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In this movie, we're going to look at one of the best and most commonly used tricks of the video editor, and that is fixing problems by using a cutaway. In this clip of Dream Job, I want this girl to look fatigued and worn out at her job and I just want, like, a few seconds where she is just kind of spacing out, just exhausted. And this clip is great and what happens, right about here, there is a slate clap and what's interesting about this clip is that before this slate actually claps, when the camera is kind of getting ready here, we see her.
The actress is kind of getting into zone. This actually really good footage and I want to use this, but then there's this section where the camera changes focus and we do the clap thing and then the camera has to readjust focus again. I don't want that. But I like everything before it and after it, and, by the way, a lot of times, when I need to make patches or whatever you need to make work sometimes, footage like this, like before the slate clap, that you're not technically supposed to use, it can often be used to fix little problems here and there, just like this whole thing when we're talking about fixing problems with cutaways.
So what I'm going to do is I'm going to go to about 4 seconds and 18 frames in. Then I want to hit Command+K on the Mac or Ctrl+K on the PC. That's going to split this clip. It would be the same thing as if I got the Razor tool and then clicked here. It just saves you a step by using the keyboard shortcut. So then I'm going to move out in time about 15 seconds and 14 frames in and backup using the Left Arrow key here, and this is where I want to come back and this is after the camera has refocused.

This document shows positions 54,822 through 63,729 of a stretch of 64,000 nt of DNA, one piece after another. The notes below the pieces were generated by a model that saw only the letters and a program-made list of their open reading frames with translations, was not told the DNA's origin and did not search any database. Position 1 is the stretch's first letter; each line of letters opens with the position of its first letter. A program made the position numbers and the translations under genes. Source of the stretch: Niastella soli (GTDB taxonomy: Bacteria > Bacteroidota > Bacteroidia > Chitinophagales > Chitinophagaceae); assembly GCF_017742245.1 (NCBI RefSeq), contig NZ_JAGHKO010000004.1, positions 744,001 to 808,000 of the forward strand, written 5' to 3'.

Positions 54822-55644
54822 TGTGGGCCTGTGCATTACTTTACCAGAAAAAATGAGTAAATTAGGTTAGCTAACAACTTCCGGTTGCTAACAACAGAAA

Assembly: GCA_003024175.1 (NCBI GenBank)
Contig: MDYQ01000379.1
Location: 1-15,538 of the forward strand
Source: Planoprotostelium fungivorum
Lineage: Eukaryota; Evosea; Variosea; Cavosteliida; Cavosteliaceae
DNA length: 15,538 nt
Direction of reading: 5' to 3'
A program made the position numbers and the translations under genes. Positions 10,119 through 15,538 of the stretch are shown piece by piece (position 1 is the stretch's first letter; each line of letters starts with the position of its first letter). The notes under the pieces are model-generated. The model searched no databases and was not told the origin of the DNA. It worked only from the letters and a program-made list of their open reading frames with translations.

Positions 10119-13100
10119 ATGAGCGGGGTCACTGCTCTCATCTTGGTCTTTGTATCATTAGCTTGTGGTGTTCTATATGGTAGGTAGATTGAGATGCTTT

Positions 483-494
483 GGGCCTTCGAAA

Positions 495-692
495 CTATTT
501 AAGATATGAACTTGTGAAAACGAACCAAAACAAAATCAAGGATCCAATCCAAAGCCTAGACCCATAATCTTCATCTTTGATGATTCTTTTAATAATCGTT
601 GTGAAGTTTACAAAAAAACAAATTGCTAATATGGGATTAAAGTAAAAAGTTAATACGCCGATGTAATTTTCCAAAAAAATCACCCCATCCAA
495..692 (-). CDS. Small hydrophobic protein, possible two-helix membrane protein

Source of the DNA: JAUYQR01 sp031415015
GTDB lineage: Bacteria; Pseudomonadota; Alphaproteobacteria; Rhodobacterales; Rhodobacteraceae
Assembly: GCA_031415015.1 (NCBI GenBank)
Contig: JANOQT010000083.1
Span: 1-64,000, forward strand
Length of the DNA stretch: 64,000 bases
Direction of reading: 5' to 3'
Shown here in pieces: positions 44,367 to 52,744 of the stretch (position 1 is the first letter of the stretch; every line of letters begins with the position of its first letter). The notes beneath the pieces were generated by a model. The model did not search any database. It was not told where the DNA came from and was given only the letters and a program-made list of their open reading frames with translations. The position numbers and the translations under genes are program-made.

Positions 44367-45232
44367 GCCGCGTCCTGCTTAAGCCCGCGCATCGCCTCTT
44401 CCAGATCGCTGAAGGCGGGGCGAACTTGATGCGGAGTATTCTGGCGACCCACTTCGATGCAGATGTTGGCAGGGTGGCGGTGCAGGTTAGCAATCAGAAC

So I'm going to hit Command+K or Ctrl+K again and so this is the junk in the middle here that I don't want. So, I'm going right-click on it, select Ripple Delete. That will delete it and then fill that gap. The problem is we now have this jump in the cut. So if I play this back, we will see that there's a jump right there. Did you see it? Boom! So it just kind of jumps in a very unnatural way. So we've got to fix that. So what we can do is use a cutaway.
So I am going to grab this clip, hand for cutaway DJ. I'm going to drag this over to in the second video track here. So what's going to happen is she is going to be exhausted, put her hand down, then it's going to show that hand and then it's also going to cut back to her again. So, it's going to seem like a complete clip and really what happened is there was junk in the middle that we cleaned up with this cutaway. So if we play this back, she is tired, she sets her hand down, she had the pen in her hand. So we have good continuity there and this clip actually, the cutaway was one of those clips, too, where we weren't supposed to be recording, but the actress was kind of sitting there, and she kind of was bored, so the pen kind of falls out of her hand a little bit, which kind of goes perfectly with her being bored.
So this cutaway actually adds a lot to the scene. It breaks up the visual boredom and it helps us to cover up that mistake. You'll see this all the time with say news reporters, for example. The news reporter might, all of a sudden, kind of get messed up, or maybe, like, they are at a football game and the people behind the reporter acted like idiots, or whatever. So they will cutaway to some stock footage of the football game or footage that they took earlier that day. This is also useful for documentaries. When somebody goes on, and on, and on, and tells a story, often the parts of the story they tell aren't essential and you want cut those out, but if you do you're going to have the same jump that we encountered earlier.
So you could use a cutaway to cover up that jump. So cutaways are not just great for emotional things, as we saw the last video, but they're great for fixing errors, fixing problems. It's kind of like a band-aid. It kind of even looks like a band-aid on the wound of our clips, here, that just didn't go together quite right.
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